The simple answer to the claim that Renho was being disingenuous is that, in fact, many people in her position go through the motions of nationality choice, or their parents go through the motions on their behalf, without ever understanding the whys and wherefores of the choice requirement, and the implications of the vows one makes when filing the choice notification. My own children were cases in point. Everything I said went in one ear and out the other. They simply took their Japanese status for granted and had no interest in the bureaucratic rigamarole.

By the middle of July 2017, Renho had decided -- after considerable hand wringing, and controversy within her own Japan Democratic Party -- that it was to her advantage to make public a copy of the parts of her family register that would prove beyond doubt that she had become Japanese only, by choosing Japanese nationality and renounced the nationality of the Republic of China, thus satisfying the political expectation -- not any legal requirement -- that government officials like herself not be dual nationals. While laws require that people who run for and hold national offices must be Japanese, no law forbids them from also possessing another country's nationality.

18 July 2017 press conference

On 18 July 2017, Renho held a long press conference at the Democratic Party headquarters, in front of a room full of reporters, photographers, and camera crews. Before the start of the conference, she distributed handouts that provided details about her nationality history and a facsimile of her family register, on which information unrelated to her nationality status had obliterated to protect the privacy of others in the register. The entire conference -- in which she spoke for about 7 and a half minutes, followed by roughly an hour or so of questions and answers -- is publicly viewable on several Youtube uploads.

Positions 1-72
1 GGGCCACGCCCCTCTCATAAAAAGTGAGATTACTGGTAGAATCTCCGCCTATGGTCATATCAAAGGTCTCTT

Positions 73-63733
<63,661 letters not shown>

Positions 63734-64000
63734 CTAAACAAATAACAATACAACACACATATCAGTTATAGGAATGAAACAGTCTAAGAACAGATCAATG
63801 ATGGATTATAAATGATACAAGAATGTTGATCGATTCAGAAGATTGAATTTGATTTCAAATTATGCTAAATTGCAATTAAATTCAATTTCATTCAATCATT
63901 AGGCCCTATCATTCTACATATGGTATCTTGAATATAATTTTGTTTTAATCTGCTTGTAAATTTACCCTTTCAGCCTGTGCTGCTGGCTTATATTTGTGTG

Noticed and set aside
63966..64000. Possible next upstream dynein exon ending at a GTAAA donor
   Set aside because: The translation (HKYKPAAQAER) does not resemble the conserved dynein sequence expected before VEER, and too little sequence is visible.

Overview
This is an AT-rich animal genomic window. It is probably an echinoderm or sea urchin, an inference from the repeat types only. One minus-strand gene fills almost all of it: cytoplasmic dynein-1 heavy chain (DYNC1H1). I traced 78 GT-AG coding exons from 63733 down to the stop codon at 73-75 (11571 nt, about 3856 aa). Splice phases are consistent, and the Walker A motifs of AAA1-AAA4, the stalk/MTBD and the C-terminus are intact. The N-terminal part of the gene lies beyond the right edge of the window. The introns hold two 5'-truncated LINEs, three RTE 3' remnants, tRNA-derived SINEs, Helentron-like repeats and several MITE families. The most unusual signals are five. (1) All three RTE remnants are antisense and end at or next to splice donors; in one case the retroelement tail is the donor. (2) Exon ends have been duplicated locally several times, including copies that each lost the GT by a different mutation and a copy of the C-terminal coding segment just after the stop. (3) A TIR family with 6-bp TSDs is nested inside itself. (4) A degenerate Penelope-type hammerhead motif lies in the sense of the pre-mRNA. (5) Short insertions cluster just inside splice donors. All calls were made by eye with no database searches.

Her register showed that she she had finally filed a notification of choice on 7 October 2016, which was 27 years overdue -- as she was born in 1967 and should have filed it between 1987-1989. She did this after attempting to file a notification of loss of foreign nationality after renouncing "Taiwan nationality" (Taiwan kokuseki) as she called her Republic of China status. On 23 September 2016, she received from Taiwan authorities a notice dated 13 September 2017 confirming that she had lost ROC's nationality. Then, on 7 October 2017, she filed a "Notification of loss of [foreign] nationality" (Kokuseki sōshitsu todoke ‘Ð‘rŽ¸“Í), which in principle would eliminate the need to file a choice notification. However, the Legal Affairs Bureau declined to accept the notification, directing her instead to file a "Notification of choice [of Japanese nationality]" -- which she did, on the same date, at a municipal government hall.

Renho ardently criticized the hostile climate in which she felt reluctantly obliged, as a public official and as the representative leader of the Democratic Party. Ten days after the conference, she resigned her leadership to take responsibility for the party's losses in the Tokyo Prefecture elections that had been held on 2 July 2017.